While we use CPAP to improve the oxygen levels while asleep only to read that Michael Phelps sleep in a low-oxygen environment, which forces his system to work harder -- and essentially train -- even when sleeping.
Michael Phelps and his high-altitude sleeping chamber
May 07, 2012|By Jill Rosen | The Baltimore Sun
Michael Phelps has the money to pretty much sleep anywhere, in anything, that he wants.
It turns out for the last year or so, the Olympian has been hitting the hay in a high-altitude sleeping chamber.
Mention of the so-called "contraption" got a big eye-brow raise out of Anderson Cooper on Sunday's "60 Minutes."
"Inside Michael's apartment, an unusual contraption," Cooper said with drama. "A chamber he sleeps in that simulates high altitude."
And, Cooper added for effect: "He doesn't want anyone to see it, but he was willing to talk to us about it."
Phelps described the weirdness of heading into his bedroom, but then having to enter something else before retiring.
"Once I'm already in my room i still have to open a door to get into my bed," he said, laughing a bit. "It's just like a giant box. It's like 'boy and the bubble.'"
The air he chooses to sleep in is the equivalent of 8,500 to 9,000 feet. And he said it's helping his performance.
Phelps is sleeping in the chamber as a training tool. And the company that provided him with bed, Hypoxico, was singing it from the rooftops Monday -- thrilled that their product not only had a celebrity endorsement, but one mentioned on primetime TV.
And though he didn't want to show it to Anderson Cooper, Phelps was fine with Tweeting a picture of the chamber to thousands of his followers -- a shot of his bed surrounded by a see-through box... his flip-flops at its side.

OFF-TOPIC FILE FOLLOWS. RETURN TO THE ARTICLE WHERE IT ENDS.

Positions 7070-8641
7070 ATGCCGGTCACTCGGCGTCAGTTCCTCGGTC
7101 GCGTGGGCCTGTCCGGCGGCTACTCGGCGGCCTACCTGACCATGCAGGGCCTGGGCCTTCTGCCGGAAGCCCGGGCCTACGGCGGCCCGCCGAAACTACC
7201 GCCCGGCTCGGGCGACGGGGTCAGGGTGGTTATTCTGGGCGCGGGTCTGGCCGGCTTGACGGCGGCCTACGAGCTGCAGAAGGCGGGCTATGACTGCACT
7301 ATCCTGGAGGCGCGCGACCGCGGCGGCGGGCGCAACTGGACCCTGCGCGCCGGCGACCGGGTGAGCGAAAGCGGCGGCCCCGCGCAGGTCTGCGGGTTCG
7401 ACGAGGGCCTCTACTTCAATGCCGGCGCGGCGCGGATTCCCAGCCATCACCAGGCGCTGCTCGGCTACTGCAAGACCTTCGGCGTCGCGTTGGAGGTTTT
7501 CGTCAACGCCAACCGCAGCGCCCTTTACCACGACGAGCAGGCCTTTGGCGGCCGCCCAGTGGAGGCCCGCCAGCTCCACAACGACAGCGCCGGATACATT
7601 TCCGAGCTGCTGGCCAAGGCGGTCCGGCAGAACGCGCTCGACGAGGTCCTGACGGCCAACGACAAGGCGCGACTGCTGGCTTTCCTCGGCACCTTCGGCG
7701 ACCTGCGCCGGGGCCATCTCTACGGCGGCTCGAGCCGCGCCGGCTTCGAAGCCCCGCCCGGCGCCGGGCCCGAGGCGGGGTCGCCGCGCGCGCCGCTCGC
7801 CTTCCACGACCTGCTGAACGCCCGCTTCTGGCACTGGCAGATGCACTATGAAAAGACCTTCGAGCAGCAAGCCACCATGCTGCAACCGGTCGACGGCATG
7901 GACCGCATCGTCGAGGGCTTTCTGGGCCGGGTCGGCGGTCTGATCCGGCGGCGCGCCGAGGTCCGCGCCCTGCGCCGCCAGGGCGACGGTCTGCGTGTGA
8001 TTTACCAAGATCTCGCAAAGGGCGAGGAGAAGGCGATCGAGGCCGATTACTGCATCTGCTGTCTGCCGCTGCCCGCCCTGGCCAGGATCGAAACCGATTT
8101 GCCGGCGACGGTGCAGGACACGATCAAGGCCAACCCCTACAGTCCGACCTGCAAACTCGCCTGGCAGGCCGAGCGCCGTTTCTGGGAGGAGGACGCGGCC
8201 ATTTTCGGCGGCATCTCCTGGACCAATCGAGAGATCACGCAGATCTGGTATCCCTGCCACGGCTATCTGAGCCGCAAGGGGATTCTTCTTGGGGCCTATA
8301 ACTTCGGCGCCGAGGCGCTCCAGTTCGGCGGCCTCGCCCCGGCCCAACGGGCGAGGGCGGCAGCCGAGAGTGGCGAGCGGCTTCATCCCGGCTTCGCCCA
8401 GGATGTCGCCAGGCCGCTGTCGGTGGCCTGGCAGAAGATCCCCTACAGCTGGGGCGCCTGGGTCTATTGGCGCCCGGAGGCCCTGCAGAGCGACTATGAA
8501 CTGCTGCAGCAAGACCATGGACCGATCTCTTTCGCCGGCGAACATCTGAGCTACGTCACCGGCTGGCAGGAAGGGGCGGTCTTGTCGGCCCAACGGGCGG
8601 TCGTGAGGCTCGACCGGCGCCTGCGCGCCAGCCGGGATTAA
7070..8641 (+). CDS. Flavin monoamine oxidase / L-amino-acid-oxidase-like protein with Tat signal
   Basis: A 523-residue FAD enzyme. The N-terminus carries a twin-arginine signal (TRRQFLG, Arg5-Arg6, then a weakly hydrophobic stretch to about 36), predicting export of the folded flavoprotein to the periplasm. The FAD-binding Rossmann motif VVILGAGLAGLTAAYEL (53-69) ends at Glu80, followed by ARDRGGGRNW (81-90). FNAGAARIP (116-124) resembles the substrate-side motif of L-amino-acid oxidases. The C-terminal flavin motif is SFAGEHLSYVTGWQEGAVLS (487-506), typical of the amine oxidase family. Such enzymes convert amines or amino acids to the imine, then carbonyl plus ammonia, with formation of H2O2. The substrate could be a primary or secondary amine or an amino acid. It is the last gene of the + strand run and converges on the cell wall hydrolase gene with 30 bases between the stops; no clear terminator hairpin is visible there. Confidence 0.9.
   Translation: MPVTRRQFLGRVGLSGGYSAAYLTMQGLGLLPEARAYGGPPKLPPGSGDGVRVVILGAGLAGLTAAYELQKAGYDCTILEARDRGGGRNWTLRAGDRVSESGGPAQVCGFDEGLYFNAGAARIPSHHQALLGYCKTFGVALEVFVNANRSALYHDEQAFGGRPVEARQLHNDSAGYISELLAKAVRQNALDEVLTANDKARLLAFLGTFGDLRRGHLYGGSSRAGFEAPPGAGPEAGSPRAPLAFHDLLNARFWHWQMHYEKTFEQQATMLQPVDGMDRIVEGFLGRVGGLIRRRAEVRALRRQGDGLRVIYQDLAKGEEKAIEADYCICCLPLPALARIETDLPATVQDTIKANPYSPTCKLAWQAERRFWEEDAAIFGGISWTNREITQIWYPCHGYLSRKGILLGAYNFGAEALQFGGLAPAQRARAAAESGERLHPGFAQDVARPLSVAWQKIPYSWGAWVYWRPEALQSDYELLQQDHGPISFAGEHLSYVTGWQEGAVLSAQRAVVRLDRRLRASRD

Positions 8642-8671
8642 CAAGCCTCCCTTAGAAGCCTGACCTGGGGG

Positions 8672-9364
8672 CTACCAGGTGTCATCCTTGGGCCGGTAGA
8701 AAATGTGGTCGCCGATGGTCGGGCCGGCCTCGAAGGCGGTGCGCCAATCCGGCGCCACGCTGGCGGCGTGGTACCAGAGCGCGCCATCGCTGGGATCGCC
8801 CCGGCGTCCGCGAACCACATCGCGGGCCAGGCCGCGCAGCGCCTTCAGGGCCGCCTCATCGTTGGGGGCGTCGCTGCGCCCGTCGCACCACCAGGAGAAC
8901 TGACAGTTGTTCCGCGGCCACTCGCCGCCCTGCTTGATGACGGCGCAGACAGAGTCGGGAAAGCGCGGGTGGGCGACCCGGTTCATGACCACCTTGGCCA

Matt Formato, the company's director of business development didn't want to reveal to The Sun the specifics of Hypoxico's deal with Phelps. Just that the company sent him the custom chamber last year and if a mere mortal wanted one like it, it would cost about $15,000.
The chamber is supposed to work by creating a low-oxygen environment, which forces Phelps' system to work harder -- and essentially train -- even when sleeping.
Formato said that Tiger Woods is another of their high-profile clients and that a number of endurance runners and boxers also have chambers.
Formato was hoping that the "60 Minutes" mention would undo the misinformation that ran rampant recently when dozens of media outlets reported that Phelps was sleeping in a "hyperbarbaric chamber." That's the odd capsule that Michael Jackson slept in for a time. It does the opposite of what Phelps' chamber does, flooding a body with oxygen.